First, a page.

James Madison Papers

To James Madison from Richard O’Brien, 28 April 1803 (Abstract)

§ From Richard O’Brien

28 April 1803, Algiers. Commodore Morris and his squadron “left sight of Algiers on The Evening of The 20th. of March.” On 21 Mar. Captain Sterett sailed in the Enterprize with the required answer. Hopes JM received these letters and dispatches. “On the 7th. Inst Sailed 9 Sail of large Algerine Corsairs I believe They go off The Coast of Italia. As yet we have not heard from Them.” Shaw wrote from Tunis that on 30 Mar. fifteen corsairs were ready for sea. It was believed they would attack Swedish commerce now that the Swedes are at peace with Tripoli and have withdrawn their warships from the Mediterranean. “This Event Saves us So far at Tunis as we have war with Tripoli—a few Corsairs in This Sea and a few mercht Vessels—but notwithstanding The Govt. of Tunis has Shown no Symptom of relaxing in Their demands on The UStates for a frigate.” France and Algiers are yet at peace. “Bonapt. and the dey might be Compared to 2 Corsairs Sailing in a fog. The weather will Clear up and I hope They will Soon meet. France has promised to Send The usial presents.”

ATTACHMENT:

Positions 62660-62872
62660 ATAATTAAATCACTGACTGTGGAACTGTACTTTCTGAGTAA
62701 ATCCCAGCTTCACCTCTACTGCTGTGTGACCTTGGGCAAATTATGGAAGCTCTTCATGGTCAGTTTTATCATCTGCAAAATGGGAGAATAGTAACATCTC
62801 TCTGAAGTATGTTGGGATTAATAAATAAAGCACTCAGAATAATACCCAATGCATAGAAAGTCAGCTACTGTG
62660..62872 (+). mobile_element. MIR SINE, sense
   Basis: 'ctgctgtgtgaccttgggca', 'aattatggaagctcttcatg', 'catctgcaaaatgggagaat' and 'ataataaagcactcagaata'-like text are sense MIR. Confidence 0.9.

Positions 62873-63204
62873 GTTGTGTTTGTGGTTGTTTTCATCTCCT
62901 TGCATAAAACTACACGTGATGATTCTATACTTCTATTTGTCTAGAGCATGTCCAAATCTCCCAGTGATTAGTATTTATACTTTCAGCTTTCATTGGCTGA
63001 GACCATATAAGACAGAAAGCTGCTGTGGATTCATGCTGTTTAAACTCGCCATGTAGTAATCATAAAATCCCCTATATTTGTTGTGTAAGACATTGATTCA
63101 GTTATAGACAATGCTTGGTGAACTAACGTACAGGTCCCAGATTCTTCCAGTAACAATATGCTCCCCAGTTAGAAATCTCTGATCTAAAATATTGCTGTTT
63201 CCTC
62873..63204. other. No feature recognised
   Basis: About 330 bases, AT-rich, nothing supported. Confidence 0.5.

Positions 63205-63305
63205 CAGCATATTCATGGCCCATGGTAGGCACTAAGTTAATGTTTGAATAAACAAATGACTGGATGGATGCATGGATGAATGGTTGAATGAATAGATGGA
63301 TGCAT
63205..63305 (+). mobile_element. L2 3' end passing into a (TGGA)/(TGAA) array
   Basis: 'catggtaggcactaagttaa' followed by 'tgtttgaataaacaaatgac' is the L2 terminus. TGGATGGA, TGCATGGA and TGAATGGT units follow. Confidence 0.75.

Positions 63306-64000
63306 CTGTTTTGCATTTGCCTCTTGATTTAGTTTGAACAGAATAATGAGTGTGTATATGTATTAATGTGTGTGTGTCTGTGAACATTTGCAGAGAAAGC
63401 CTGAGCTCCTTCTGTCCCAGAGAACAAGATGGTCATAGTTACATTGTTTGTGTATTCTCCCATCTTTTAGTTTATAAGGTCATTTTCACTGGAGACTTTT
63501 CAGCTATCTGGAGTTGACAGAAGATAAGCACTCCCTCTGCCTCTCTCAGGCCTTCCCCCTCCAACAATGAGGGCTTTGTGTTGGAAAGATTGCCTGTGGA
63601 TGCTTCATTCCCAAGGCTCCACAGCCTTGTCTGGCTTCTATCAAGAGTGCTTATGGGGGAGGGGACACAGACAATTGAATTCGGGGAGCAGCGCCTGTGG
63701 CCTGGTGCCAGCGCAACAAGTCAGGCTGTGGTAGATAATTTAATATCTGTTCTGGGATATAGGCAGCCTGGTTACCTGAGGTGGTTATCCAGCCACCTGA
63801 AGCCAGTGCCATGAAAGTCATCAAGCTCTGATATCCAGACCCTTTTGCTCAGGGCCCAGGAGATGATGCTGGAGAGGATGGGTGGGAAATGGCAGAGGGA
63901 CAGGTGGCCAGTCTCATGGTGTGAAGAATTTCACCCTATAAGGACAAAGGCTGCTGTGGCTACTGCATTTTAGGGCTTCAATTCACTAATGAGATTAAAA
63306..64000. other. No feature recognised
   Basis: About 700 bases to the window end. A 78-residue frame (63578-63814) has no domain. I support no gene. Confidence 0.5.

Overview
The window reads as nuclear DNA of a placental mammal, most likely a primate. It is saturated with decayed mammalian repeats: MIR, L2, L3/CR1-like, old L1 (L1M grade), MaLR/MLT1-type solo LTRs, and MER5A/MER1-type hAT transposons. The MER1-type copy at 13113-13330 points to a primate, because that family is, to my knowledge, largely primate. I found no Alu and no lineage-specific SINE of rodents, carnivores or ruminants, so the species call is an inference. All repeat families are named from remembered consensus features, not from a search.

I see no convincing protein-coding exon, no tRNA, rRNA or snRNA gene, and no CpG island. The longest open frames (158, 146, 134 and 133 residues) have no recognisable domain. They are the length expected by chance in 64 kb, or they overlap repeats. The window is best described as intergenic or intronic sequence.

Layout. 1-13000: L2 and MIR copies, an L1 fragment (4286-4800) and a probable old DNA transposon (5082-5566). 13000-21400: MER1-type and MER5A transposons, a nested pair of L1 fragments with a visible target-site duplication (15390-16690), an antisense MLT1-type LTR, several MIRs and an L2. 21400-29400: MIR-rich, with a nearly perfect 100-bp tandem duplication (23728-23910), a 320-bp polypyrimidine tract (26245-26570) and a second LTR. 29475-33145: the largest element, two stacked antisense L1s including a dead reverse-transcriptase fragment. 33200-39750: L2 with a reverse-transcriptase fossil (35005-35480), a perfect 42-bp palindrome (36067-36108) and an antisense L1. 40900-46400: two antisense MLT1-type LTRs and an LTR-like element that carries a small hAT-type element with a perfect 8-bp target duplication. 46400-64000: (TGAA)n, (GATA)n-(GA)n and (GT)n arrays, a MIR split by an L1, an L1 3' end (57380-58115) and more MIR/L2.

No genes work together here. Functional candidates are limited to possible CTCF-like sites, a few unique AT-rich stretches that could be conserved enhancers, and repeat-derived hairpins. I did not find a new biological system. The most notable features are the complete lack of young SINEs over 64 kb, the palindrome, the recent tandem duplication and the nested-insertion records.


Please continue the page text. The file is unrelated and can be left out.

“On the morning of The 21st. The dey sent to me to desire I would write to The Govt. of The UStates to Send him a good watchmaker & mender. Should you Send One he had better be procured in London. The morning of The 21st. two Moorish women were found in The British house with 2 of The Consuls Servants. The dey got into One of his great Squalls and ordered The Consul out of The Country. He refused to go.” On 22 Apr. the dey had the consul, John Falcon, and his secretary driven away by the police. They sailed on 23 Apr. for Spain and Gibraltar. One of the servants fled to the sanctuary and the other to the French house.1 Falcon has charged O’Brien with his affairs and left with him a copy of the enclosed.2 “This business with That of The Squalls aga[i]n[s]t france might facilitate a reform in The System of Barbary agreeable to our small hopes as Contained in The 10th. article of The treaty Of Ameins.”3 Danish commodore Koefoed arrived 22 Apr. in five days from Toulon. After “much difficulty on The part of The dey,” Koefoed settled the dey’s claim of July 1802 on the following terms: to the dey, $55,000; to his three aides, the “Chiefe mate Second and Coasting Pilot,” $5,000 each; “The Pilot directory gains on The bills,” $5,000; and “200 Barrels of powder at 25 dollars Each,” $5,000; for a total cost of $80,000. “Add to This The loss of trade for 9 Months besides The Bribes given in The run of that time Occasionally to keep The dey from Eating Stockfish This business or system of The different powers in acqui[e]scing to The Extra Claims of Barbary must The result be Very visiably Seen by you.” Hopes a vessel with stores will shortly arrive. “The dey frequently makes enquiries on that Subject.”

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